Helmed by Hollywood journeyman Edward H. Griffith (and an uncredited George Cukor), Animal Kingdom is a smart, soigné, pre-code comedy of manners—if little more than that. Adapted from a play by Phillip Barry (the famed WASP chronicler who wrote Holiday and The Philadelphia Story), the film stars transatlantic leading man Leslie Howard as a dashing debauchee, caught between the precepts of nobility and a reluctance to leave the more adventuresome lifestyle of his youth.
Likewise, he is caught between two anathemic women. A pixyish Myrna Loy plays his well-bred, shrewdly manipulative wife, and the adenoidal-voiced Ann Harding portrays his more libertine ex-amour. This romantic triangle, which mostly comprises scenes of Howard shuttling back and forth between the residences of both leading ladies, embodies conflicts of class integrity. Loy is the soulless aristocrat, urging her husband to sign his tiny print shop over to a blue-chip corporate publisher.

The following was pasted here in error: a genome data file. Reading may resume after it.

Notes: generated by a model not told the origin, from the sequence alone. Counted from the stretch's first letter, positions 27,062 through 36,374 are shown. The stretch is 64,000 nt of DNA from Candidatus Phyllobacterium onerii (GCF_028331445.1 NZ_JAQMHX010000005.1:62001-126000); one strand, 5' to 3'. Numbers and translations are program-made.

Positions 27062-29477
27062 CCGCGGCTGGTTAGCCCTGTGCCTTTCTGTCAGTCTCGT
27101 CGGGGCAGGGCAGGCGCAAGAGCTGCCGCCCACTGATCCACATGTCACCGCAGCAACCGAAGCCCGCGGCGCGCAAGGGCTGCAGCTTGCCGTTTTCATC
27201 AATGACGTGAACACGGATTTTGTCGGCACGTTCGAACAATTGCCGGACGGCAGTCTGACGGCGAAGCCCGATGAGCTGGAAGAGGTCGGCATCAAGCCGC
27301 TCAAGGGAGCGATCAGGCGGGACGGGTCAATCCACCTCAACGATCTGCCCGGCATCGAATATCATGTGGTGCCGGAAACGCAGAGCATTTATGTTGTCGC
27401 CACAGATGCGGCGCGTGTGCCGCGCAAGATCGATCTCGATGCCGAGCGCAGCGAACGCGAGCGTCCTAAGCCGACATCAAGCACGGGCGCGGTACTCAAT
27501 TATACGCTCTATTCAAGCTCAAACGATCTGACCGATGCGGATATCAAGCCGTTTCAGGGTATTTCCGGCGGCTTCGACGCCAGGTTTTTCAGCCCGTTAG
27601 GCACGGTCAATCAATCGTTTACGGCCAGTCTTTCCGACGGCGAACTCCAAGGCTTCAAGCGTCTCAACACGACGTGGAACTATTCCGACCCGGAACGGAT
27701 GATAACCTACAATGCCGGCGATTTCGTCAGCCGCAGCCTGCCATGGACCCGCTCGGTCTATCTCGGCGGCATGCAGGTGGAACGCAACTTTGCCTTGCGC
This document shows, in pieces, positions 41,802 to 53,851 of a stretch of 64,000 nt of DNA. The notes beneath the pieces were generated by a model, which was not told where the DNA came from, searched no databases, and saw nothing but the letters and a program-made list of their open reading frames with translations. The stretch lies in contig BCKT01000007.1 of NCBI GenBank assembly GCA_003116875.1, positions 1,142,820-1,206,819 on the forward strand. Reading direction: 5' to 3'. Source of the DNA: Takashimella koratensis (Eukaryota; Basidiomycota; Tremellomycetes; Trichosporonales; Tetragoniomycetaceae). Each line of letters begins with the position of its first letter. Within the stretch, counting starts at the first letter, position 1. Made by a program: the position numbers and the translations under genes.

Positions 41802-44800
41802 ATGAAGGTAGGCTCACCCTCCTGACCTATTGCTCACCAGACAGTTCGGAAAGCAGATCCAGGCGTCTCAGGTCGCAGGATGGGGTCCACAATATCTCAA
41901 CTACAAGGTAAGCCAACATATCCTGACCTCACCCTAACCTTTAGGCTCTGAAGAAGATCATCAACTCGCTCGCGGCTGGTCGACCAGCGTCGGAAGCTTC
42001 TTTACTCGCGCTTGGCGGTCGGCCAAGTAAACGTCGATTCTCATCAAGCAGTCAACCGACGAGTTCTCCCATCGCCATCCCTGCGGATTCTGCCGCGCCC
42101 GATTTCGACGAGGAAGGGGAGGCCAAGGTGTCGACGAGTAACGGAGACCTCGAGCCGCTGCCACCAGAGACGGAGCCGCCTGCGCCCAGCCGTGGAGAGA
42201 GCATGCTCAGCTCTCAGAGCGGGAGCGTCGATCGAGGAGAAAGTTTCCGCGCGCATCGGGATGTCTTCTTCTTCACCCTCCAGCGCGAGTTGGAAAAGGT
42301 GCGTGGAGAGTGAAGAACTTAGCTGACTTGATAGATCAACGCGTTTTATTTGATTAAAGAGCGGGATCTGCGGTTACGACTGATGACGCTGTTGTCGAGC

Meanwhile, Harding’s free spirit fosters dreams of painting in Mexico and laments that the man she once loved has so blindly betrayed his principles. In the midst of all this, Howard continually imparts an air of affable agitation. With his subdued Bristol accent and refined gait, the actor was a prototype for Cary Grant. But Howard ultimately cuts a more vulnerable and melancholy figure than Grant ever could.
This proves crucial during the film’s more ostensibly intimate scenes. The Animal Kingdom may have its cultural subtext, but its raison d’ être is sexual discord. In strategically protracted close ups and medium shots, Griffith captures posh personalities charged equally with lust and discontent. Discovering her husband’s bedroom appetites, Loy’s character continually ceases their canoodling before any actual lovemaking can occur. One cannot imagine Cary Grant rejected in such a fashion. Howard, however, endures it with suave, solemn gravitas.